Bishop Coyne said all clergy and lay employees of the Burlington Diocese are mandatory reporters. Anyone who works for the diocese or diocesan parishes must have a criminal background check and safe environment training to recognize signs of child abuse.

“The priest has a sacred duty to maintain the secrecy of sacramental confession,” he said. “The sacramental seal of confession is the worldwide law of the Catholic Church, not just the diocese. No bishop has the authority to change this.”

“Requiring clergy to report child abuse learned during a penitential communication would infringe upon our First Amendment rights,” said the bishop. “Not just the rights of myself and the clergy but the rights of all of the Catholics in the state of Vermont and the rights of any other faith community that has that kind of a privileged penitential communication.”

From ancient times confessions could not be shared with anyone else even if it was to the advantage of the Church or the priest, according to Bishop Coyne.

“Today, the president of the United States could go to confession to a priest and the priest would not have to worry about being subpoenaed by Congress to expose what was said,” Bishop Coyne said.

Persons at the confessional do have to be truly penitent and seek to change their lives, the bishop added. Clergy could encourage the penitent to go to the authorities if a crime has been committed, but this is the penitent’s duty.

Other states are considering similar legislation.

In Kansas, State Sen. Tom Holland, D-Baldwin City, introduced S.B. 87, which would require ordained ministers in the state to report suspected physical, sexual, or emotional abuse and neglect of children. Failure to report would mean a misdemeanor charge.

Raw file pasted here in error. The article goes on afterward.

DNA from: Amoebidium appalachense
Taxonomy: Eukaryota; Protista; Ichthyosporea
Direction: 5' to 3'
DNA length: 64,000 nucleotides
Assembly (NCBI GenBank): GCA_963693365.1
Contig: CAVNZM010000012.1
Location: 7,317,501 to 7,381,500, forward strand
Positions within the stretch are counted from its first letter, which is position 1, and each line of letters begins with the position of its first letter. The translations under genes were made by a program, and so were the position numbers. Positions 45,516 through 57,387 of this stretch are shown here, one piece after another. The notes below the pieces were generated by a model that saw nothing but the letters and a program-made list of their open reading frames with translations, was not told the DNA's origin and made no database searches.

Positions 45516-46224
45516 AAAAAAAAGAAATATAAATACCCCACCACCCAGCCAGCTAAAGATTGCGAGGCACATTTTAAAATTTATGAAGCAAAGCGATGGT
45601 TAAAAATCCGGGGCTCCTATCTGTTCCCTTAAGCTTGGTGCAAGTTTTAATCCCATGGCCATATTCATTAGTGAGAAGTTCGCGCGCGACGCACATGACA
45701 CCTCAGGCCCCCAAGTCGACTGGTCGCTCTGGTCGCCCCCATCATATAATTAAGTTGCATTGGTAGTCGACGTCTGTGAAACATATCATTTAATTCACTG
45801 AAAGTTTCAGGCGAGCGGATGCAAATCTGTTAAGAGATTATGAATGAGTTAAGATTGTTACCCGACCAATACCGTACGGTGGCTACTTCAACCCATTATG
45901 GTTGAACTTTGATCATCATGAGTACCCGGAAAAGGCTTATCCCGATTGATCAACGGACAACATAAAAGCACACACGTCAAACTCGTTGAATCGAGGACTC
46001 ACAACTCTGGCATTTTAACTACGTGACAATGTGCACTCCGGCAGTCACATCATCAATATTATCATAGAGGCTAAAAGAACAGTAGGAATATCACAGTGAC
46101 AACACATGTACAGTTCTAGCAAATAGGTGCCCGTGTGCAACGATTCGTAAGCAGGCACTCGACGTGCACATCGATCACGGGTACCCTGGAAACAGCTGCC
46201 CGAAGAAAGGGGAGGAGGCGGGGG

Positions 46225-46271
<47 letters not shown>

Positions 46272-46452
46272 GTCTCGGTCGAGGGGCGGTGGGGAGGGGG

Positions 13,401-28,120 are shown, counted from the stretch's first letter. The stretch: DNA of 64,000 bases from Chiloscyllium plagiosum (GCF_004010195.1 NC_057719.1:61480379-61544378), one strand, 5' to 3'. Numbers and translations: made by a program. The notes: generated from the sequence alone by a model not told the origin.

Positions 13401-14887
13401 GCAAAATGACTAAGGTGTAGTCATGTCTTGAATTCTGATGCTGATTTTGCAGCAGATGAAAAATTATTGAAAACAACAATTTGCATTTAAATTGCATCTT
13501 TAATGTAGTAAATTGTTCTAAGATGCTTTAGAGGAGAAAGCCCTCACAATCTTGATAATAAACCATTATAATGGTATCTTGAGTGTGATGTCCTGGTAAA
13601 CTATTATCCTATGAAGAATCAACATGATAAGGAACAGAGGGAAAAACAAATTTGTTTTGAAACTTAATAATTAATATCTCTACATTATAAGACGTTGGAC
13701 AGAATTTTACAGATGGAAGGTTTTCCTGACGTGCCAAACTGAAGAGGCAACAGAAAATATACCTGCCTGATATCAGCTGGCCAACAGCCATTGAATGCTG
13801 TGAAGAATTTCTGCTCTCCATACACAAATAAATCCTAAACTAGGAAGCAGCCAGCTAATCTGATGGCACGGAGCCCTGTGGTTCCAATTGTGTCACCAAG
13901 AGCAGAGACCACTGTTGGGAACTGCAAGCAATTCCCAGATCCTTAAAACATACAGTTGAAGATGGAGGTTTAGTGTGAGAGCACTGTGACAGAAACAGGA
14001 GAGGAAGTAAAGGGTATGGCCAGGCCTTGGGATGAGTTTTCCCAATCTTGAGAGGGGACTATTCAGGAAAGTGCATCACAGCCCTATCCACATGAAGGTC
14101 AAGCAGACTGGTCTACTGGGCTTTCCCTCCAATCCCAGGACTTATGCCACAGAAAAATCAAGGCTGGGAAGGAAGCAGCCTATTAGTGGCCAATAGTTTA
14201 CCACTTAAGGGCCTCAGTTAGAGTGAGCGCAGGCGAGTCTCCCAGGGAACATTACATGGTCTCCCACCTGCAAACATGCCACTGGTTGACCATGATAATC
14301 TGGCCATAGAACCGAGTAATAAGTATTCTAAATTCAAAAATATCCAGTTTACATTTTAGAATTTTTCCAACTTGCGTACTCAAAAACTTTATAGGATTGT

Though his 2019 bill on the same topic contained an exemption for the penitential privilege, his 2023 legislation does not exempt penitential communications, the Topeka-Capital Journal reported in January.

Chuck Weber, executive director of the Kansas Catholic Conference, told CNA he knows of no plans to have a hearing on the bill.

“The Kansas Catholic Conference has long supported the measure, only with a penitential privilege protection clause,” he said.

Kansas priests are already “trained and complying with the responsibility to report instances of abuse and/or neglect,” Weber said.   

Holland told the Topeka-Capital Journal he was concerned the exemption would be “a back door to not reporting” that would discourage law enforcement investigations. Exempting confessions would be “the easy way out.”

“If we have a religious organization where this is a pervasive problem, my concern is that then the exemption becomes basically standard operating procedure where if something happens, run and go confess it, and now when the investigators come it’s like, ‘We don’t know, we’re not obligated to share that information,’” he said.

The Washington state Legislature had two bills concerning mandatory child abuse reporting by clergy. The Senate version, S.B. 5280, preserved the clergy-penitent privilege, while the House of Representative version, H.B. 1098, did not. The Senate unanimously passed its version of the bill on Wednesday and sent it to the House for approval. The House version was technically a viable bill but Wednesday was its last chance to pass the House, Adrienne Joyce, director of policy and communications, told CNA March 8.

Utah proposals to remove exemptions for confessions to clergy failed to advance in the most recent legislative session, the Salt Lake Tribune reported.